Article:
Believe it or not, conflict is a good thing if understood and embraced by all the parties involved. The caveat here is that most conflicts that arise in the workplace are born out of situations where two parties have simply failed to communicate with one another effectively. The emotions that accompany conflict are perfectly natural but need to be understood and addressed properly by both parties involved. This is inherently difficult to do when emotions are running high which is why this blog shares some practical steps that you can take to resolve conflict in the workplace.
Understanding the causes of conflict
Have you ever noticed that whilst you’re in conflict with someone in the workplace, you become more aggressive, less empathetic, and find speaking to the person in a calm and measured way nearly impossible?
Have you ever noticed that before a confrontation, you rehearse and plan out your attack in anticipation of the other person provoking you or putting up a resistance? If you recognise these thoughts and actions, that’s a good sign…it means that you’re human.
Conflict often arises when one party either feels excluded, humiliated, or when someone’s behaviours seriously challenge another person’s value system. This leads to the affected person going through a cycle of negative emotions triggered by the left amygdala (the part of your brain responsible for emotional responses).
The brain does this because it senses a threat to the person so goes into overdrive; creating a cycle of thought that seeks to protect the person being threatened. As such, the common outcome is that this person begins to assign blame to the other party for the conflict and continues to explore the situation using the negative side of fear (see previous blog to understand the positive side of fear). Ultimately, the cycle exists as a defence mechanism because, in the moment, your brain has identified an enemy and will do what it can to protect you.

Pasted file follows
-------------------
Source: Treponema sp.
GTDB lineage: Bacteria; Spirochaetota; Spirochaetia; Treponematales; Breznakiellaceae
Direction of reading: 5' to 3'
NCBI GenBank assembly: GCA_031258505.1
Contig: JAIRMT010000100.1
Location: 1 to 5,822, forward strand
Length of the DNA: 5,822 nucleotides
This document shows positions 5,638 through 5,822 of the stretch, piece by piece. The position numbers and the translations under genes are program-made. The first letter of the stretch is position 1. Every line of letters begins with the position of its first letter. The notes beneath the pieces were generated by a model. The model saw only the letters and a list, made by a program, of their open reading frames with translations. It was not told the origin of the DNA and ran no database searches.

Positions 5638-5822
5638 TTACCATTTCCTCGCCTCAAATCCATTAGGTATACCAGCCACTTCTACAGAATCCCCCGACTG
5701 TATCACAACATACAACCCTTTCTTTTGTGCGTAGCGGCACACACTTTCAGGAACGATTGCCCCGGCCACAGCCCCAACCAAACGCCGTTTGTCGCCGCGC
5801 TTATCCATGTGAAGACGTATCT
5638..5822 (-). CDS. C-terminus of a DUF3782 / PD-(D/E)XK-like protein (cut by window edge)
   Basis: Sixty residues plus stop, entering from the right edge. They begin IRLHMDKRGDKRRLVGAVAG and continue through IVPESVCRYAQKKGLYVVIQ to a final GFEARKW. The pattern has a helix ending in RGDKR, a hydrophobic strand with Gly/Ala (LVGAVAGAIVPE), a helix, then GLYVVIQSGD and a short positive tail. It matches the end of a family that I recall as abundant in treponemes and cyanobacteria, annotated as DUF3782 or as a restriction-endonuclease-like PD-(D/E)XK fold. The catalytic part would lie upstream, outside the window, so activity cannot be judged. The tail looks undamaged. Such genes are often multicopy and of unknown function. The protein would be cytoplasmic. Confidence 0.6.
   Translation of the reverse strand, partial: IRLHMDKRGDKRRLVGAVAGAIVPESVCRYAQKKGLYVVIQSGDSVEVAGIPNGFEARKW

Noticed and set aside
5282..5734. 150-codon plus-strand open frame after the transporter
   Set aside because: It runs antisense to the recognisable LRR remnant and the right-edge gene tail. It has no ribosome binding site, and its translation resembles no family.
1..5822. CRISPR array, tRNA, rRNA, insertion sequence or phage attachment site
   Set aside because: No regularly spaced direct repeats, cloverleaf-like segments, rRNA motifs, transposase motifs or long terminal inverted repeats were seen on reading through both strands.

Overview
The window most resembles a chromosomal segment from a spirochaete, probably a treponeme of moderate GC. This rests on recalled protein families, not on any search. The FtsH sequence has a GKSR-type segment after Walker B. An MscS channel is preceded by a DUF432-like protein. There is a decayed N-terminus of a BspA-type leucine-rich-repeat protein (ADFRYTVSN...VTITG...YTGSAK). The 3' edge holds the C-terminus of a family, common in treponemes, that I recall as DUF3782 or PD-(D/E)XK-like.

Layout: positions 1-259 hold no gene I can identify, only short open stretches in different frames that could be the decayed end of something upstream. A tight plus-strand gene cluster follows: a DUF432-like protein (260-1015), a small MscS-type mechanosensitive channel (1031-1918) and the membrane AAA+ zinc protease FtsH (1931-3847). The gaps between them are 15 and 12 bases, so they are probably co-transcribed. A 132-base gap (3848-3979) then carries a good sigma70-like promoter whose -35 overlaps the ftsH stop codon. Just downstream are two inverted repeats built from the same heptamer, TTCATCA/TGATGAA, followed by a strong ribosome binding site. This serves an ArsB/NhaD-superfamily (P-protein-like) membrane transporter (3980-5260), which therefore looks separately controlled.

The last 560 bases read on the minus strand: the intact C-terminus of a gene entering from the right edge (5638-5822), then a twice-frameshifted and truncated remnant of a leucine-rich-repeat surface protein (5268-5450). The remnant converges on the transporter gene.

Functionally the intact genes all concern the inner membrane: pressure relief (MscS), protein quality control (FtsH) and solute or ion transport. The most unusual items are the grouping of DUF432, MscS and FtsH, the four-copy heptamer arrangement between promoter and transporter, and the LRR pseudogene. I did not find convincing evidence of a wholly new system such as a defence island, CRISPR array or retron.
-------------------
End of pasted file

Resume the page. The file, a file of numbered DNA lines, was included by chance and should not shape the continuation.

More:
However, there is good news! As humans, we have the unique ability to step away from our emotions before a response to a stimulus takes place. Below are some helpful tips to help you manage and resolve conflict in the workplace (or in your home life). They might seem easy to do, but they will take time, energy, and practice to get right.
Practical Steps to Resolve Conflict in the Workplace
Reframing your understanding of conflict is part of the journey of resolving conflict with others. In free societies and forward-thinking organisations, conflict is an essential part of the process of improving. However, how we engage with conflict as individuals and institutions has a direct link to how quickly we can innovate and adapt. The best organisations create conditions where conflict is welcomed and explored in a safe way. Here are some tips on how to think differently about conflict when it arises:
Seek understanding of your role in the conflict
This is probably the most difficult one to embrace as it requires you to accept that you have a role to play in any conflict you find yourself in. It isn’t about blame or assigning responsibility for the conflict to either party, but rather trying to understand more deeply how you and the other party have played a role in allowing the conflict to arise.
This helps break the cycle described above of the left amygdala hijacking your brain. In a sense, it allows you to rise above the situation and analyse the constituent parts of the entire conflict before action is taken to discuss or resolve it.One technique that helps put you into this space is attempting to see the situation from the perspective of the other party: What did you say? How did you say it? How might that come across to someone who has a different values system to you? Being empathetic helps to resolve conflict in the workplace.
Be open to reconciliation rather than winning or losing
Suspending our need to ‘win’ an argument is a vital mindset shift that is essential to effective conflict resolution. When we go into a ‘win’ or ‘lose’ mindset, we close our minds to resolution possibilities that may present themselves. If both parties have a ‘win/lose’ mindset, it is likely that the conflict will continue to escalate and become toxic. This in turn leads to toxic emotions and further, stronger feelings of contempt for the other party.